We observed that there is a large gap between the perspectives of those movements active in the information society and other social movements, seen in the language used in the declarations, which is often quite backwards and seems to rely on requests for hand-outs , particularly where gender is concerned. Dialogue is needed amongst these movements so that actions around the Information Society do not return to the past, or even worse, allow the language already consecrated in the United Nations to be revised and exclude language already achieved in the so-called UN Social Cycle (the cycle of conferences of the 90's). There was no consensus around contributions which went beyond a welfare-type approach to themes related to women, excluded ethnic groups, the disabled, the young, the old, and "marginalized" groups.. The contributions of the NGOs present went no further than the reductionist viewpoint which transforms so-called excluded groups into a single label, without taking into consideration their specific qualities and above all their political contributions and activities over the last 20 years. So it is extremely important that the various social movements talk to each other so that the debate around the Information Society improves in quality and visibility, and can really have an effect at the decision-making level.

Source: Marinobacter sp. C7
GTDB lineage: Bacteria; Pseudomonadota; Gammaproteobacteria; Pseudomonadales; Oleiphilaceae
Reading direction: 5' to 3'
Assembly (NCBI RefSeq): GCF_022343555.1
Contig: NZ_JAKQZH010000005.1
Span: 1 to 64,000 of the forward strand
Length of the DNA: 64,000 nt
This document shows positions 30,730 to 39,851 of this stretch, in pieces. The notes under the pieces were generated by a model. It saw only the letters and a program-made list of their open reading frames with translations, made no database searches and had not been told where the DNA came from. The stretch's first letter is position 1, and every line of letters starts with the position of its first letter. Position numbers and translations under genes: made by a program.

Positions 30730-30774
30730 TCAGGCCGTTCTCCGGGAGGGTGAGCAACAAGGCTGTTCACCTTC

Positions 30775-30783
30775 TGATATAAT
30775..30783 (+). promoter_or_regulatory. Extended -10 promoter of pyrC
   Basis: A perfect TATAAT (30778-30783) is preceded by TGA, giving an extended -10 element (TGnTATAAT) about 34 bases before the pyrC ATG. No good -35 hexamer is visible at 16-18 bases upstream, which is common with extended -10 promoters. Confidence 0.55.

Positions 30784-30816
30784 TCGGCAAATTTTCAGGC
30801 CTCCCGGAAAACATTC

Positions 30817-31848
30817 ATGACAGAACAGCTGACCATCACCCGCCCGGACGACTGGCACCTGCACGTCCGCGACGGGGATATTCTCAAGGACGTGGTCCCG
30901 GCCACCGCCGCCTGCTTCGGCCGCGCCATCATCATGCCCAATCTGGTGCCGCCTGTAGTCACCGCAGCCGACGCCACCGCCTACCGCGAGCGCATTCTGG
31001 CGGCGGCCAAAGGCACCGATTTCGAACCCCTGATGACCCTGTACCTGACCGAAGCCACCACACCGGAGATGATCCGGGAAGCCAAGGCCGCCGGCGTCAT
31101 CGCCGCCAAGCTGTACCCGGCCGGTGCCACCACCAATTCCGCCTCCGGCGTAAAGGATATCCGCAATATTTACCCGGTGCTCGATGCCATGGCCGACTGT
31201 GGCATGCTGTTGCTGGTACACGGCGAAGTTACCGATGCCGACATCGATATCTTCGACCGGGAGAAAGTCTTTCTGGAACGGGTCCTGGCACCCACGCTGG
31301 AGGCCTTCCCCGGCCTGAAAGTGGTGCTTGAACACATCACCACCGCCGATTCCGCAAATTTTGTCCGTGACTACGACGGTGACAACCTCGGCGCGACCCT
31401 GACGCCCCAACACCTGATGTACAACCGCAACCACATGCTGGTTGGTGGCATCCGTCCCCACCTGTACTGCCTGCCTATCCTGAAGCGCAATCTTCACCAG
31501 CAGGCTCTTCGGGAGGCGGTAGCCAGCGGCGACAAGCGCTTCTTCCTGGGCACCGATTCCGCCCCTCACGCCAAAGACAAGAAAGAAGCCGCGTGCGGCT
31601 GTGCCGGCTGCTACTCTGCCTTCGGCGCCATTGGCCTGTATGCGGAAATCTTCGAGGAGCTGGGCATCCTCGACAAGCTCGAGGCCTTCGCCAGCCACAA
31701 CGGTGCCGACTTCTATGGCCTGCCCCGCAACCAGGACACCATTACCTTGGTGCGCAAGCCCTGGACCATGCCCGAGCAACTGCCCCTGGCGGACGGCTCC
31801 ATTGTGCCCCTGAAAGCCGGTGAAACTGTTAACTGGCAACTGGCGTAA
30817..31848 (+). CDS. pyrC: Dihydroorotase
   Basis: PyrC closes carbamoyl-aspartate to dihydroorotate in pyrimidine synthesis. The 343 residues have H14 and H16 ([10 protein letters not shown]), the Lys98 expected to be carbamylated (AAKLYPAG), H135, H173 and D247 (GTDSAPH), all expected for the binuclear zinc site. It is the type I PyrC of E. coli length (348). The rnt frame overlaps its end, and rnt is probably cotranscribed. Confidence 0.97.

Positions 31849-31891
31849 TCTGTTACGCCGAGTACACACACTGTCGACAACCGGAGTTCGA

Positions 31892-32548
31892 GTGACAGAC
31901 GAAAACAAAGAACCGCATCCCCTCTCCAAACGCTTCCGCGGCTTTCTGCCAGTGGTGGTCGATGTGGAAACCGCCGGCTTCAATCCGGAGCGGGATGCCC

Final Declaration